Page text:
KOLKATA (miningweekly.com) - India has identified 7 860 km2 in the Central Indian Ocean Basin (CIOB) as a first-generation mine site, based on detailed survey and analysis, despite the fact that the extraction of metals from polymetallic nodules in the ocean bed has not yet been proven economically viable, India’s Science, Technology and Earth Sciences’ Minister S Jaipal Reddy said.
India’s polymetallic nodule programme was oriented towards the exploration and development of technologies to harness the nodules from the identified mining site in the CIOB and included four components, namely survey and exploration, environmental-impact assessment, mining technology development and metallurgical technology development, Reddy said.
The 75 000 km2 area comprising the CIOB had an estimated polymetallic nodule resource potential of 380-million tons containing 4.7-million tons of nickel, 4.29-million tons of copper, 0.55-million tons of cobalt and 92.59-million tons of manganese, the Minister said.
Environmental studies for mining of the deep-sea polymetallic nodules have been conducted by India through remotely operable submersibles with the capability of operating at a water depth of 6 000 m, and have successfully operated at a depth of 5 289 m when assessing conditions in the CIOB.
Remotely operable in-situ soil testing equipment was also developed for obtaining detailed geotechnical properties of the mining area at the CIOB and tested successfully at 5 462 m water depth.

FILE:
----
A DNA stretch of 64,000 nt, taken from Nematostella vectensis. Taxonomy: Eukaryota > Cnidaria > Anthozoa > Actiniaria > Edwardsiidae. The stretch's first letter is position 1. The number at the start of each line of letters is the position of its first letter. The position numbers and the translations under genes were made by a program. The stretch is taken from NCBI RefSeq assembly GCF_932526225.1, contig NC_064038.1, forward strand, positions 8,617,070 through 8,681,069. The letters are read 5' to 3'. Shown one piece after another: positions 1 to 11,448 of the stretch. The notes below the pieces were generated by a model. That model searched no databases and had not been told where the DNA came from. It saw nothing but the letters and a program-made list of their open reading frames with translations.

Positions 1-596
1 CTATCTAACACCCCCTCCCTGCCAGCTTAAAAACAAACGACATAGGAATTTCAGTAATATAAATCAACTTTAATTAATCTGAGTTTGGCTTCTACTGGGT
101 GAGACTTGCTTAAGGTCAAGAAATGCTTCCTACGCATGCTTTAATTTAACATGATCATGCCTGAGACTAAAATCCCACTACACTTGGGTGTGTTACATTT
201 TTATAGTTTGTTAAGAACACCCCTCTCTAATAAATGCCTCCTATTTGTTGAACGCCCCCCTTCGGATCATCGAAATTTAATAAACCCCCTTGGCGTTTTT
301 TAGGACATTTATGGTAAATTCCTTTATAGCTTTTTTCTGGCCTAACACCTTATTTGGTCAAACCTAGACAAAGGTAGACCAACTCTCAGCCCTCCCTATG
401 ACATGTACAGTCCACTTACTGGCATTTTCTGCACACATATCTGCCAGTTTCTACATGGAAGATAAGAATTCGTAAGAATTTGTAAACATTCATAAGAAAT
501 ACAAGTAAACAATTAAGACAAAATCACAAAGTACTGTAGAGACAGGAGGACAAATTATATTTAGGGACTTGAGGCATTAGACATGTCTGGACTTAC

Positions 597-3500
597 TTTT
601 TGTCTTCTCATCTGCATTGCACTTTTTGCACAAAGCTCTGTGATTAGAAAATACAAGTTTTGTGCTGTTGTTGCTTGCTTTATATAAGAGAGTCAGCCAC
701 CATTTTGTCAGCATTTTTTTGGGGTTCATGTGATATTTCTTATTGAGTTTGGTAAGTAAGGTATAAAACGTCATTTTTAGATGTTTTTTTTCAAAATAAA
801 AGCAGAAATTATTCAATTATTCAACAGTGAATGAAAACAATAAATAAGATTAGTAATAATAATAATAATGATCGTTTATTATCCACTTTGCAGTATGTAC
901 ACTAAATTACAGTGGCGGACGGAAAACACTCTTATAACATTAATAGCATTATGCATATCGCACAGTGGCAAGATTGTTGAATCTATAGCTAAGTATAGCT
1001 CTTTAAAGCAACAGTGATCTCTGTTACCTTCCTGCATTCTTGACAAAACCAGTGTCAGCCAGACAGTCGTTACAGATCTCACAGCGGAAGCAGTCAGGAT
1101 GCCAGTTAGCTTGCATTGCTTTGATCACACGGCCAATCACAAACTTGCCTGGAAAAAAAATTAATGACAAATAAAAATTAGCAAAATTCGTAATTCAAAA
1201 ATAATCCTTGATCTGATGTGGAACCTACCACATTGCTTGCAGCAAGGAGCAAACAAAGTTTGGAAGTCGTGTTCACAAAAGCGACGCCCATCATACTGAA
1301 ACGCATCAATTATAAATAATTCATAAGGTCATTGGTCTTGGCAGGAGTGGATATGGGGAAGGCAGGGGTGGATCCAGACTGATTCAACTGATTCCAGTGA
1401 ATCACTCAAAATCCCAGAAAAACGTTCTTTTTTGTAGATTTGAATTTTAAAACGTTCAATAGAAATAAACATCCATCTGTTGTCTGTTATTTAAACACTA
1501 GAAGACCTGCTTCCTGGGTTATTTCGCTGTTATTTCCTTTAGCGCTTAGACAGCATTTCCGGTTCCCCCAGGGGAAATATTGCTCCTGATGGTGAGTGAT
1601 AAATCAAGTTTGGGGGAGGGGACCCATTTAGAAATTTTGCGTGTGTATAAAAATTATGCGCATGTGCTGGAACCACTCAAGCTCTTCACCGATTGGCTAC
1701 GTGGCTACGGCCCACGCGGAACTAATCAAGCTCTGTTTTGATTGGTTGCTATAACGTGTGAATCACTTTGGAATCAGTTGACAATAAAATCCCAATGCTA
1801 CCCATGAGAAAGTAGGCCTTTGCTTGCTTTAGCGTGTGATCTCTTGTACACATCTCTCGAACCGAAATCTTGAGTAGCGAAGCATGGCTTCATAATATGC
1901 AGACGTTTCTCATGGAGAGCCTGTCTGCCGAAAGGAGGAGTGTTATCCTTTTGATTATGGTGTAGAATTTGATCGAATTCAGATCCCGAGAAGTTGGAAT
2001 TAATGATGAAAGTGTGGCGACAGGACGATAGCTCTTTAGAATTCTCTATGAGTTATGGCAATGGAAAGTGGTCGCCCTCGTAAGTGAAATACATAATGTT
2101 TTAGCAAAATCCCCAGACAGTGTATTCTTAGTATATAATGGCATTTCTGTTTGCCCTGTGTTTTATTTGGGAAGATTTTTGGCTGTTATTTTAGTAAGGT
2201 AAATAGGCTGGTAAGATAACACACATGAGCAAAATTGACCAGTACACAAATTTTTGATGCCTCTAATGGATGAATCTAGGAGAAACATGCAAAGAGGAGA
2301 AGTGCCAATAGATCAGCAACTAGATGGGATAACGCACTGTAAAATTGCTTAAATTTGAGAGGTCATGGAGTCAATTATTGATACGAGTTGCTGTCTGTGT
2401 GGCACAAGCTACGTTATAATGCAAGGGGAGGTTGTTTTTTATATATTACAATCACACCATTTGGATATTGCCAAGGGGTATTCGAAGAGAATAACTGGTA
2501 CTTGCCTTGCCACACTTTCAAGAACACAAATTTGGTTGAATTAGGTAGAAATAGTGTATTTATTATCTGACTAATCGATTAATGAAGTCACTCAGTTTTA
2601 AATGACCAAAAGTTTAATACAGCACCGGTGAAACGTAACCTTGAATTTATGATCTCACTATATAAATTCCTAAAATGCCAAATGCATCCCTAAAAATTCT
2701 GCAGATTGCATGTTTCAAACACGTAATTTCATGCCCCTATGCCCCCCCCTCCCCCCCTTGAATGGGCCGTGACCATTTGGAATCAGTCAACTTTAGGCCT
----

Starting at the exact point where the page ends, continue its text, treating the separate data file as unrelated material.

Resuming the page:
A pilot plant with the capacity to processi 500 kg/d of nodules had been commissioned for the extraction of copper, nickel and cobalt at the plant of Hindustan Zinc, and a second plant for processing 500 kg of nodules for production of ferrosilico-manganese ore had been commissioned at a National Metallurgical Laboratory site, the Minister said.
The China Ocean Mineral Resources Research and Development Association was also engaged in carrying out exploration activities in polymetallic deep-sea nodules.
India has expressed concern over China extending strategic and commercial interests in the Indian Ocean through deep-sea mining on several occasions, and the latest response of establishing its own first-generation mining site in the CIOB was aimed at countering these concerns.
In July this year, the Indian government made a statement before Parliament that “countries like China have taken to deep-sea mining with strategic purpose and they were maintaining their presence in high seas, undertaking deep-sea mining. India is keeping a constant watch and would take all necessary measures to safeguard its own strategic and commercial interest in the region”.
India’s National Security Council has also been involved in the process with the latter coming out with a policy paper advocating a more aggressive deep-sea mining programme on the Indian Ocean bed.
Edited by: Esmarie Swanepoel
Creamer Media Senior Deputy Editor: Australasia
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